We grub, we scrape the hardpan,
water all summer and harvest
shallow abundance—but no mercy.
The earth has turned its back on us,
yielding, for most,
only to the grave digger’s shovel.
Anything with its own roots,
even a creature huddled in its burrow,
finds more mercy here than we do.
Now and then, after winter storms,
epiphany: air scoured, immaculate,
and snow clinging
where nothing but clouds should be.
Otherwise, the legendary Sierras
lost themselves in haze so long ago
we don’t believe in them;
otherwise, uncertainty shrouds us.
No one here seeks God
in high places. Flatlanders,
we look straight ahead
to where the earth finally vanishes.
In such distances, unhindered,
we see all of the glory of God
at ground level where nothing
rises above the cottonwoods.
Up early, much too early,
I hear birds in the dark,
certain nameless non-singers
chanting their creed—
always the same every morning,
word for word.
I believe what they believe.
My doubts are written by the wind
on untamed grass. They pass.
My sins thrive like summer leaves
and cast shade to hide in, green
until the Holy Spirit sends frost.
I share faith with the bare branches.
They know what it is
to be stripped of every illusion
and yet persist . . .
And I believe what the stones believe
who’ve been around long enough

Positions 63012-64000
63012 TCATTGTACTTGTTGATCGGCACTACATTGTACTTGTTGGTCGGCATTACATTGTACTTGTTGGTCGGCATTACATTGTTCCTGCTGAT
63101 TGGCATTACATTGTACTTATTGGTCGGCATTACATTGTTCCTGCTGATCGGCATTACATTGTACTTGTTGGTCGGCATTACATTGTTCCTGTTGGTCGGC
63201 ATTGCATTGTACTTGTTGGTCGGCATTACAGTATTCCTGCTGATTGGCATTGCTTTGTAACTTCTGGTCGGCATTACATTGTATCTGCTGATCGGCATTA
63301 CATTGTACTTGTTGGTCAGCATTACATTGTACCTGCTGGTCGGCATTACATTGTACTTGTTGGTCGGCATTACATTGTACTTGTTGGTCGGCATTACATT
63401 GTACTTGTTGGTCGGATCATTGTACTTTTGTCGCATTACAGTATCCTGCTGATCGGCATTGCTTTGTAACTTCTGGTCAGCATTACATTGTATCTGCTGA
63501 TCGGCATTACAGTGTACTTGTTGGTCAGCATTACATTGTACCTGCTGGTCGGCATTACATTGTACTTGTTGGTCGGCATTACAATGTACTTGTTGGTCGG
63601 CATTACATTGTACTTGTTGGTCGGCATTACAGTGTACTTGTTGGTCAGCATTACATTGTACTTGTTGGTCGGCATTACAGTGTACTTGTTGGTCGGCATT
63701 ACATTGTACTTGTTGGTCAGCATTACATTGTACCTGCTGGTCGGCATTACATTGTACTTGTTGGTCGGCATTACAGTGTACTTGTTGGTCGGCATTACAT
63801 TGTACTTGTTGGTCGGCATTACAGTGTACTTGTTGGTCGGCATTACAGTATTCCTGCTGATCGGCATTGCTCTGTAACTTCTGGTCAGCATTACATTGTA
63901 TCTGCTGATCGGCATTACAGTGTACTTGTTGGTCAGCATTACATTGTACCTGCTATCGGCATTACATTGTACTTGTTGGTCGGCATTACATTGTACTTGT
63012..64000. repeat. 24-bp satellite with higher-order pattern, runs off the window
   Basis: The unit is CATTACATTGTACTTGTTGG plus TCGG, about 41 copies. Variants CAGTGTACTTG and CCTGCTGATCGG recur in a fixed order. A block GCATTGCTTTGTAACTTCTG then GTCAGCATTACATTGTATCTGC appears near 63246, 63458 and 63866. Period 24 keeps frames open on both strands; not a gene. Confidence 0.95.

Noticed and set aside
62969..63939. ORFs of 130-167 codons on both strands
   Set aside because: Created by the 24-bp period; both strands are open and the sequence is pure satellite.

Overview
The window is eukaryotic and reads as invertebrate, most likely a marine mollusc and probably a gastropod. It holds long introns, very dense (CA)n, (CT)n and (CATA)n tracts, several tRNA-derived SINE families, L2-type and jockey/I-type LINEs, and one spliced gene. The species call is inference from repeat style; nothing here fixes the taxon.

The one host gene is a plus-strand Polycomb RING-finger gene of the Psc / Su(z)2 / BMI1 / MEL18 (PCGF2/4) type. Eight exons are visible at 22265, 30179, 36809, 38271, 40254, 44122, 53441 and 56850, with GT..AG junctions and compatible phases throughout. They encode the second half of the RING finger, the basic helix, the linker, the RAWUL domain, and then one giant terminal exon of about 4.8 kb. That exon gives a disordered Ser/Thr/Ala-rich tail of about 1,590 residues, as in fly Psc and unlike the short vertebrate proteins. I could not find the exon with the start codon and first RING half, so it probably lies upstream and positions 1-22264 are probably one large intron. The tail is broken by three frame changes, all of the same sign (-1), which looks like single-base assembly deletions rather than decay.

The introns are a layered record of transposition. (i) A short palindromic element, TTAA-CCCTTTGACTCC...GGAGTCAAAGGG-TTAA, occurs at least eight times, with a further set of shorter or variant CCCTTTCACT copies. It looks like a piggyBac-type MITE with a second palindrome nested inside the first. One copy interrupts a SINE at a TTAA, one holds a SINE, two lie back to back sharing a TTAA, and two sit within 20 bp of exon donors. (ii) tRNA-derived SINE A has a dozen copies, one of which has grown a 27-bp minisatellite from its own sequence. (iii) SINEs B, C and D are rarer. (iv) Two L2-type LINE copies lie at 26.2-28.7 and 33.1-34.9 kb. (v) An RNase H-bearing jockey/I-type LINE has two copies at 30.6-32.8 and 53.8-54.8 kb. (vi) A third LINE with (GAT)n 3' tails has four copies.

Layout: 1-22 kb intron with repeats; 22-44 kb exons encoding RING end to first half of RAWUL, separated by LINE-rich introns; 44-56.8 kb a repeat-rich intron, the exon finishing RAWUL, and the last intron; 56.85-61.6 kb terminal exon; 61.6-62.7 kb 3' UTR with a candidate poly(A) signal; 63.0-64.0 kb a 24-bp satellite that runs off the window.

to know what God has in mind.
The intellect, that beetle
skittering from dark to darker,
its hard carapace
faintly lit by God’s glory.
Holy, holy is that hint of light!
Taken from under its rotted log,
it sits still as if stunned
by so much sun, by air
not dank and fetid and close
but free to shout hosanna
blowing among the high, unbitten leaves.
Blessed is the sparrow, that mendicant
who comes to us in his dun habit,
who makes a feast of our crumbs.
And blessed also the wicked blackbirds
who take what they want without asking,
and the crows who make do,
content with life’s sufficient leftovers.
Doves in the rain, hawks in the sunlight,
even egret savants out in the alfalfa
who know everything about insects
but nothing else;
swallows nesting under the eaves
above heaps of dung, psycho owls,
shy water birds, two by two,
who never stop wandering;
bless them all and those somber vultures,
who put up with our earthbound foolishness
and then come down to us,
if needed, in nomine Domini.
VI. Agnus Dei
Last winter, in this pasture,
dozens of newborn lambs
practicing their frost dances
easily took away the gloom of the world.
I laughed as I drove by
while ewes, bland and bleary,
whose best efforts to think-it-all-through
come to nothing but mutton,
could only look up and bleat.
On those cold mornings,
I could have been a ram in the brambles,
snarled in trouble, grieving
for everything loved and sooner or later lost—
aching in my brittle bones.
Nothing did any good, nothing,
neither mind nor stubborn will.
It took lambs to lift me
as only You, Agnus Dei,
who take away the sins of the world,
can give us peace.